SREL Reprint #2207

 

 

 

POPULATION ECOLOGY OF GREEN SNAKES (OPHEODRYS AESTIVUS) REVISITED

MICHAEL V. PLUMMER

Department of Biology, Box 2251, Harding University, Searcy, AR 72149, USA, and Savannah River Ecology Laboratory, Drawer E, Aiken, SC 29801, USA

 

ABSTRACT: A population of rough green snakes (Opheodrijs aestivus) was studied by mark-recapture at Ransom Lake (RL) in north-central Arkansas over 7 yr (1986-1992). Results are compared to those obtained previously from a population in similar habitat located 12 km distant (Bald Knob Lake, BKL). Over 2700 captures made along the RL shoreline were nonrandomly distributed within areas of dense vegetation. Green snakes lived within home ranges averaging 67 m in shoreline length and differing in location between years by about 50 m. Individuals were recaptured on average every 19 days, in which time they had moved linearly along the shoreline about 28 in. About 3% of all movements were over water. Each of these spatial parameters at RL was very similar to those obtained at BKL.

Growth rates of individual snakes decreased linearly with snout-vent length (SVL) and were similar to those characterizing snakes at BKL. However, greater variance in growth rates at RL resulted in a weaker relationship between body size and age. Females grew to be larger than males. Body size of females was slightly larger at RL than at BKL. Younger age groups were proportionally larger at RL than at BKL. Sex ratio was 1:1 both in adults and in all snakes combined. In 1987 and 1988 when about 60% of the population consisted of adult snakes, sex and age structure of the population were similar between years.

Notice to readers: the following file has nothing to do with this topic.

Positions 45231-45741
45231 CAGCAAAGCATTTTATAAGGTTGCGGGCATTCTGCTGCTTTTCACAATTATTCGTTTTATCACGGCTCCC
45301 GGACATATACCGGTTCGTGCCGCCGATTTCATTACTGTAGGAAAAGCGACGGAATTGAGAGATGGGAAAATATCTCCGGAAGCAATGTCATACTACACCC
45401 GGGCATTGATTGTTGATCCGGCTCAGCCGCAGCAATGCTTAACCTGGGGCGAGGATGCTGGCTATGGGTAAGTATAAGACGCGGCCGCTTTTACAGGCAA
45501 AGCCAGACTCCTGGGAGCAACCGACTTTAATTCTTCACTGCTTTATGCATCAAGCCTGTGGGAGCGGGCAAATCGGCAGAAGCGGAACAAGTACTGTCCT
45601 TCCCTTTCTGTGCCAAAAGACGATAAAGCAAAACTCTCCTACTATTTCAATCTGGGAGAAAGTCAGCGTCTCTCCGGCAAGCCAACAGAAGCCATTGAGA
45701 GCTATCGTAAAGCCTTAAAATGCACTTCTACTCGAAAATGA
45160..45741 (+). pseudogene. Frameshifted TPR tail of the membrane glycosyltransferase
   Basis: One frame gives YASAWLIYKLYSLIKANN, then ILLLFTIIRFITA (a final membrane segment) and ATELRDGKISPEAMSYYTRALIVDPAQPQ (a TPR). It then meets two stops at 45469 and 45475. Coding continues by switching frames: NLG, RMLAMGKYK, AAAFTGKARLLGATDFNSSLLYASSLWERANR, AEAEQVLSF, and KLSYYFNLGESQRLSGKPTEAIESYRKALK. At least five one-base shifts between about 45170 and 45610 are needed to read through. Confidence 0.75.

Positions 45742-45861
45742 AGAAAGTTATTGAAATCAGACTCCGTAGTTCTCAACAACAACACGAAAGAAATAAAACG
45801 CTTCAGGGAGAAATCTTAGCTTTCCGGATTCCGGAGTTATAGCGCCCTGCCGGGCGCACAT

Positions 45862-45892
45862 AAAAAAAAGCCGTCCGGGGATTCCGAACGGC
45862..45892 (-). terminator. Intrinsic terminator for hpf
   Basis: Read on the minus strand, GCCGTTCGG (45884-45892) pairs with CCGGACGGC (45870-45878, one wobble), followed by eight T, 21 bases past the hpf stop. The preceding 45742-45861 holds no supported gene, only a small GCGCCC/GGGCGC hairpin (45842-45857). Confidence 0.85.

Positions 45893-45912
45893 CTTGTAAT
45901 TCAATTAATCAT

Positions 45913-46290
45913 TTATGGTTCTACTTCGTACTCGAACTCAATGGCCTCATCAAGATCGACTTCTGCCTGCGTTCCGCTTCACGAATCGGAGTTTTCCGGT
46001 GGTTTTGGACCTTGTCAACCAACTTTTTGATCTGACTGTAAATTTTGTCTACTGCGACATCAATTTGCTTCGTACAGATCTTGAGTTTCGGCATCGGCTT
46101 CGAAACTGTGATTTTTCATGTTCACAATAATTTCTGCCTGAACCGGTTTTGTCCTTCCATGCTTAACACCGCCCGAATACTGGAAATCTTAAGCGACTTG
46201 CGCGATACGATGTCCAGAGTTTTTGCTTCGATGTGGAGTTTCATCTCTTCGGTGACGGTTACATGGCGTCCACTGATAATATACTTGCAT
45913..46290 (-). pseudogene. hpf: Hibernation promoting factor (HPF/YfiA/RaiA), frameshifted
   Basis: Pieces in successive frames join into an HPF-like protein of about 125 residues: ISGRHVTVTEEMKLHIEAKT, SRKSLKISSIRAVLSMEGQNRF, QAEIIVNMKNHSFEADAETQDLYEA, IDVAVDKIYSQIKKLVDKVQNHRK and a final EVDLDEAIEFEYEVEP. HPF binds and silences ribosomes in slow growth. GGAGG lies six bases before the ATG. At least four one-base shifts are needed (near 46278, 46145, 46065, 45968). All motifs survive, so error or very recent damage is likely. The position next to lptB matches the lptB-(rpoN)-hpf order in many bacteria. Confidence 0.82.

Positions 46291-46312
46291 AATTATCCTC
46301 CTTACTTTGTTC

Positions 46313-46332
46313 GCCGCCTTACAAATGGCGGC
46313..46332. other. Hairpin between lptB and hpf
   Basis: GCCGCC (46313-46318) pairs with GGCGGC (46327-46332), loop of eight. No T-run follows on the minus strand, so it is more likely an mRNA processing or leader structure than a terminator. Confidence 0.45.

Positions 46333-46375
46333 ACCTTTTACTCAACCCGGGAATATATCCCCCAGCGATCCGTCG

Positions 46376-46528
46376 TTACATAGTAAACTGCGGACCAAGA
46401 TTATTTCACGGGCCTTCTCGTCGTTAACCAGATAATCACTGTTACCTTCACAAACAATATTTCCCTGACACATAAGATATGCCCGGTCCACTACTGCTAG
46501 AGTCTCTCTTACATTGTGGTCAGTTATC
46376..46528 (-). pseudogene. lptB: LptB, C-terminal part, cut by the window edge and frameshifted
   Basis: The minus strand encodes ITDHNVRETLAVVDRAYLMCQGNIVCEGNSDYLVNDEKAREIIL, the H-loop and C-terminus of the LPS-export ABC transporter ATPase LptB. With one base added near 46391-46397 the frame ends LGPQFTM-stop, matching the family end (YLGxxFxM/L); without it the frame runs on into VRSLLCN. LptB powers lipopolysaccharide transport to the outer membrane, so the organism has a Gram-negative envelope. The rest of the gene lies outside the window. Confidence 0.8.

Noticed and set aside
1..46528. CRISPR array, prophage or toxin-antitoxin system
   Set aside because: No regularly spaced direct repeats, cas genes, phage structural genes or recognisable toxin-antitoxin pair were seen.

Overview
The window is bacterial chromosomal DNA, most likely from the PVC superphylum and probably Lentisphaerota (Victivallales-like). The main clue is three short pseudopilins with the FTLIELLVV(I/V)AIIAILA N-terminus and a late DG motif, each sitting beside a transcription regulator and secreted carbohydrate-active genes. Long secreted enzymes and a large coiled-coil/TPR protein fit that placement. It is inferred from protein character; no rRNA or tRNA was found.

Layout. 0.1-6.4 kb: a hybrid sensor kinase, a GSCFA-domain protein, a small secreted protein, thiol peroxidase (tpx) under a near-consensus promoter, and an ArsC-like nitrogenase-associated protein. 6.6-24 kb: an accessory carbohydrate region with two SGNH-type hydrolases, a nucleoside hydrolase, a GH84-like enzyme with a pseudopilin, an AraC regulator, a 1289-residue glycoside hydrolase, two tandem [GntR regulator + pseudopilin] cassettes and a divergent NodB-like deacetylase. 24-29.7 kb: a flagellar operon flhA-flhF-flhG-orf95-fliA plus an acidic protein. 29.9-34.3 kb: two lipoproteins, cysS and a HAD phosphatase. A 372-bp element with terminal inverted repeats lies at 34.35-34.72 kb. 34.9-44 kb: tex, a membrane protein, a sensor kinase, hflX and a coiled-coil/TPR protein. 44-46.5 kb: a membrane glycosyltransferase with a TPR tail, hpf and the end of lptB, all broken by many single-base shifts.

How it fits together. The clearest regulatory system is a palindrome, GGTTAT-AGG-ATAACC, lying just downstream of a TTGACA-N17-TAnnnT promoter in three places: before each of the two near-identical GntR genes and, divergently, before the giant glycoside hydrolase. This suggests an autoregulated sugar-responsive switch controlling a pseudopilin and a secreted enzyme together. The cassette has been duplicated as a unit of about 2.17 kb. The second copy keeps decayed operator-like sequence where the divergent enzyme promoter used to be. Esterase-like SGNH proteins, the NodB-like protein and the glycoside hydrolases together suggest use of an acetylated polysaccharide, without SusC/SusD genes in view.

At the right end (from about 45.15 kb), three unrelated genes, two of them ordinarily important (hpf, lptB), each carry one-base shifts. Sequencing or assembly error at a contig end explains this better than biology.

Maximum population density was about 800 snakes/ha. Catchability of individual snakes in monthly samples was equal in 1987 but equivocal in 1988. Survivorship was measured directly by age specific recapture proportions. Adult survivorship (males 28%, females 41%) was less at RL than at BKL. Calculated overall first-year survivorship (21.5%) was similar to that at BKL and was slightly greater than hatchling survivorship measured directly by recapture (15-19%). Survivorship for ages >O in both sexes showed a linear logarithmic decline with age (type 11 survivorship curve). As at BKL, overall clutch size at RL averaged 6 eggs. Unlike at BKL, clutch size at RL differed among years concordant with body condition (weight-length ratio) of snakes. As at BKL, the net reproductive rate at RL (R0 = 0.60) was insufficient for sustaining the population over the long term. Estimated population size varied fivefold over 7 yr and decreased from approximately 350-500 snakes in the first 3 yr (1986-1988) to 100-200 in the last 4 yr (1989-1992). The rapid population decline apparently was due to unusually high mortality among adults, and the increased mortality, in turn, was correlated with unusually hot and dry weather leading to a decrease in the body condition of snakes. Predation by snakes and birds may have contributed to the decline.

Although snake populations are often regarded as being relatively stable, this study demonstrates that populations of a small insectivorous species are not immune to environmental vagaries and may respond by decreasing density as do other vertebrates.

 

Key words: Mark-recapture; Demography; Survivorship; Population density; Spatial distribution; Movements; Drought; Arboreal snake; Opheodrys

SREL Reprint #2207

Plummer, M.V. 1997. Population ecology of green snakes (Opheodrys aestivus) revisited. Herpetological Monographs 11:102-123.

 

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